Flowering Crabapples (Malus spp.) are common small ornamental trees in the Rose family. These should not be confused with the large-fruited eating apples grown in orchards. Some species are native to North America, but many have come from Europe and Asia. Flowering Crabapples are popular due to their colorful flower, leaf and fruit displays. Their fruits provide an important food source for birds and mammals, although fruits can be messy. There are hundreds of hybrids so exact identification can be difficult.
Many crabapples are riddled with pest issues (chewing caterpillars, rust, scab, and powdery mildew are common) and at some point in the growing season, many trees tend to look ratty and unhealthy. Caring for crabapples usually involves tending to their pest susceptibilities and smart applications of pesticides. Crabapples flower and fruit best if grown in full sun, otherwise too much shade or wet conditions aggravate disease. They have little need for pruning and it is usually done to remove cracked and dead branches or to manage disease. The ideal time of year to prune crabapples is late winter when diseases have slowed and plant defenses are strongest. Pruning should be kept minimal because heavy-handed pruning ALWAYS will respond with prolific sucker/shoot growth.
You will be most successful with a crabapple if you choose a disease-resistant variety, plant in a good location, stay on top of pest issues before they get out of control, and only prune lightly.
The short answer is NO. Many people have seen or heard of wound sealants and wonder if they should be using them for the tree’s health. The tree care industry has done a 180 on this topic, from advocating to discouraging their use, which has confused many. This was a common practice decades ago; old tree care texts recommended it and sealant products are still sold at many garden centers. Many substances had been used from roofing tar to latex house paints. It was believed that using these on trees kept out fungi after a cut exposed its vascular tissues.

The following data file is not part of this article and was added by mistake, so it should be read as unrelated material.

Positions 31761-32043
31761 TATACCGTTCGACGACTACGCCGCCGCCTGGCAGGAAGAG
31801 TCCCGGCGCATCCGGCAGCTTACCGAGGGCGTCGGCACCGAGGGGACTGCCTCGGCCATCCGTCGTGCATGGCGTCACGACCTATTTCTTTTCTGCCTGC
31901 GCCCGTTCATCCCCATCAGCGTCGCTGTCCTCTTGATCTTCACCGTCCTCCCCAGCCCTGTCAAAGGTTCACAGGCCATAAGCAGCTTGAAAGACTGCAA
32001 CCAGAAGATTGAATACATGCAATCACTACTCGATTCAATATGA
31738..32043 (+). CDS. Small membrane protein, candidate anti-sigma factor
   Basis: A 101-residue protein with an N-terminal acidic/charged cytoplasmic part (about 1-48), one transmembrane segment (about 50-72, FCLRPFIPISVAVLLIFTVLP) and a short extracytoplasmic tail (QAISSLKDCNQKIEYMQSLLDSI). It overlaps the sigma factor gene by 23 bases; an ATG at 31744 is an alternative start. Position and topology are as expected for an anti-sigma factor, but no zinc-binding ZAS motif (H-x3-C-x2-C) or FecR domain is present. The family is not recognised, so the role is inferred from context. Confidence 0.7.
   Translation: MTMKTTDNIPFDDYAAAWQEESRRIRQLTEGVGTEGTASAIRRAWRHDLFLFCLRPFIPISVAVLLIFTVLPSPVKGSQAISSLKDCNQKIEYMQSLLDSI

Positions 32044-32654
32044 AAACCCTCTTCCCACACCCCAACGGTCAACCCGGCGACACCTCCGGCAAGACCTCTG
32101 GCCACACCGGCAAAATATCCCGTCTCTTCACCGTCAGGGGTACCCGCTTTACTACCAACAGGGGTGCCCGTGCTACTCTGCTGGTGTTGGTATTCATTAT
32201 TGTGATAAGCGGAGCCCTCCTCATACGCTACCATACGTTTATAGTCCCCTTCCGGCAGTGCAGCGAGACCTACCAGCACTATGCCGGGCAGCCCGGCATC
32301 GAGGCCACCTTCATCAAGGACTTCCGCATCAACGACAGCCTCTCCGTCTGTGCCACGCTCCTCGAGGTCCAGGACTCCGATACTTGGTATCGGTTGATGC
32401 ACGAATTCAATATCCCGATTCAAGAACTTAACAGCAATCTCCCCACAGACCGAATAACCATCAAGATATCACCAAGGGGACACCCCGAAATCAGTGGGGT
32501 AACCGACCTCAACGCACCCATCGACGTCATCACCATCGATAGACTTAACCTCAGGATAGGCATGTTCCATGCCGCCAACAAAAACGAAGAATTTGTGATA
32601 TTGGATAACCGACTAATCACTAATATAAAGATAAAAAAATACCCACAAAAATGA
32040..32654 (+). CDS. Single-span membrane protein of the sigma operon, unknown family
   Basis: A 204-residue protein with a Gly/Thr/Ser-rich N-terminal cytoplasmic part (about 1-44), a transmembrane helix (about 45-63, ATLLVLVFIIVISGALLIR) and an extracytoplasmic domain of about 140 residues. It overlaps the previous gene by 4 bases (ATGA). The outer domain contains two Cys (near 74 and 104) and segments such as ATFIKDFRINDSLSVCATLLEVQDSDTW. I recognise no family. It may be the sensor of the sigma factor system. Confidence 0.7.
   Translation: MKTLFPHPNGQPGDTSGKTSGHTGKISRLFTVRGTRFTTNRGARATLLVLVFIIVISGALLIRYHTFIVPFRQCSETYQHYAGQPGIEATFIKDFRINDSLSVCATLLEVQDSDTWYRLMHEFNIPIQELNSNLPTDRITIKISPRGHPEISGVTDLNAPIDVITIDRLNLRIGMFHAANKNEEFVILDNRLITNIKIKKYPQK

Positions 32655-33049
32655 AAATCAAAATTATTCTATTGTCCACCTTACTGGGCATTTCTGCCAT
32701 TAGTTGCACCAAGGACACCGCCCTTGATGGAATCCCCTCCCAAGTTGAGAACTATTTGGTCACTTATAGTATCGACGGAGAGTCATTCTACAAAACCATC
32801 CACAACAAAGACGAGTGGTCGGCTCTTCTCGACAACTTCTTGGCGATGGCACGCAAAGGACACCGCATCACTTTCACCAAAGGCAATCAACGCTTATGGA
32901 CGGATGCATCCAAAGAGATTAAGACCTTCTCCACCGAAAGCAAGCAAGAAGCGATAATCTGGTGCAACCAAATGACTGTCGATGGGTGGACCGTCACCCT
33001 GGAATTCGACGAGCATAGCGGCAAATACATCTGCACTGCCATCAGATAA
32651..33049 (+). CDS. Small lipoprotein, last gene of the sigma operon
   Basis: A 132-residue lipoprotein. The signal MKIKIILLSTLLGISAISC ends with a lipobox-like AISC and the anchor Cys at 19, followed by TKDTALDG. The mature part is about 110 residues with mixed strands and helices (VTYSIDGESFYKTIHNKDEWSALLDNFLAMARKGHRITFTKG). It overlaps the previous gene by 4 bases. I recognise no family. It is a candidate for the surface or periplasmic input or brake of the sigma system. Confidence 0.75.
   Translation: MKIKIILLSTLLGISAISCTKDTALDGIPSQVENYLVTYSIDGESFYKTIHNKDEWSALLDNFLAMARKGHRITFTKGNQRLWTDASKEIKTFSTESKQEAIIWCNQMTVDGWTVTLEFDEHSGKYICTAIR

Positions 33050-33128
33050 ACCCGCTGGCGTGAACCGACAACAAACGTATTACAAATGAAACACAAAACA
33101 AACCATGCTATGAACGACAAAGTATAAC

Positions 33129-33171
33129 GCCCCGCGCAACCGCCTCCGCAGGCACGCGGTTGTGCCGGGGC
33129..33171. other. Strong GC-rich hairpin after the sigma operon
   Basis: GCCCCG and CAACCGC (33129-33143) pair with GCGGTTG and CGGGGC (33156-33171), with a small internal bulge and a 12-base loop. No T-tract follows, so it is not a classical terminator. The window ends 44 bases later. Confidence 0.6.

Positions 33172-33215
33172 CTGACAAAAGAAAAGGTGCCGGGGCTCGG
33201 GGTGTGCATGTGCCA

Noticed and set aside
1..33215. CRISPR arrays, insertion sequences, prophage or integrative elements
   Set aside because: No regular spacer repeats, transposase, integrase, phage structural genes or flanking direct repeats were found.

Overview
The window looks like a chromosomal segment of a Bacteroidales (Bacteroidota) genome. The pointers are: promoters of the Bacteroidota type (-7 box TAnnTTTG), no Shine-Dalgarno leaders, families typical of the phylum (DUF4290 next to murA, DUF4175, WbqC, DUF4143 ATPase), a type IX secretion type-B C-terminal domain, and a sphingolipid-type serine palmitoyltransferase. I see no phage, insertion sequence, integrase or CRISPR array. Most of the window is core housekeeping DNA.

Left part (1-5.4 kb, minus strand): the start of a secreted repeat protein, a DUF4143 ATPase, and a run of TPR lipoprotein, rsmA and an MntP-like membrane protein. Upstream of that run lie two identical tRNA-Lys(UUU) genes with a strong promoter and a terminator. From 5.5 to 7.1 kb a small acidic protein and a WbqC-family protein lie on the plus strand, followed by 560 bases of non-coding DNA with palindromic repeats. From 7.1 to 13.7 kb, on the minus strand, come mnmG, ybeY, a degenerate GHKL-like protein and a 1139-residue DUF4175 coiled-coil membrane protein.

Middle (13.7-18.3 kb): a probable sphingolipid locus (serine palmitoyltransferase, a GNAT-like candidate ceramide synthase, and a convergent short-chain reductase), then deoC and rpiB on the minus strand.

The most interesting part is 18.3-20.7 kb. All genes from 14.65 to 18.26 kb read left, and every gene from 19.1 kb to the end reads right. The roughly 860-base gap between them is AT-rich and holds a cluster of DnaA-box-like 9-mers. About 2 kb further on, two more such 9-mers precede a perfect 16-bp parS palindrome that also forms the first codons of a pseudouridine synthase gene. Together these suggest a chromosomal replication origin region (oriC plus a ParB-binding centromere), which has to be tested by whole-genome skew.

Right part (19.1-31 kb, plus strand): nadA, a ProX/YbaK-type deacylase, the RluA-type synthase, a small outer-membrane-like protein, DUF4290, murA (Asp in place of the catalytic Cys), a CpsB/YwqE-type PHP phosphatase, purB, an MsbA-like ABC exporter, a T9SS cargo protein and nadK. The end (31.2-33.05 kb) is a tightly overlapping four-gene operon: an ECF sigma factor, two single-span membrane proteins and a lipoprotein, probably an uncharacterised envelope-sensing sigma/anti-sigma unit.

Research has since shown that tree cuts need open air to trigger natural wound sealing properties. Trees contain chemicals that inhibit fungi and resist decay in the area where a branch meets the main trunk. This area, called the branch collar, is where we are supposed to make our final pruning cut when removing a branch for this very reason. Therefore, the best way to guard against fungi and decay development is to make accurate and judicious cuts and let them breathe.
Deciding when to prune/trim is confusing to many people because there is no one-size-fits-all answer and even the experts can’t always agree. Yet, it is the most commonly asked question of gardeners, landscapers and arborists! Pruning of live branches is not as critical as many people think, but it is worthy of discussion.
The Best Times for Pruning: (the opposite of Part 1; Worst Times)
In general, the optimal times for ornamental tree and shrub trimming is early spring and summer and those should be the go-to times if you are unsure. Don’t let timing keep you from grabbing your pruners if a haircut is truly needed and you just can’t wait!
If you are trying to figure out the best time to prune/trim, start first with the worst times to prune (because more experts agree on these) and work backwards from there.
So, what are the worst case scenarios in pruning at the ‘wrong time’?
One important point is that pruning at the “wrong” time of year probably won’t kill your tree or shrub, but it may weaken it in the long run. Indeed many plants are trimmed at less than ideal times and yet they survive.
The Worst Times for Pruning:
To be continued in When To Trim, Part 2.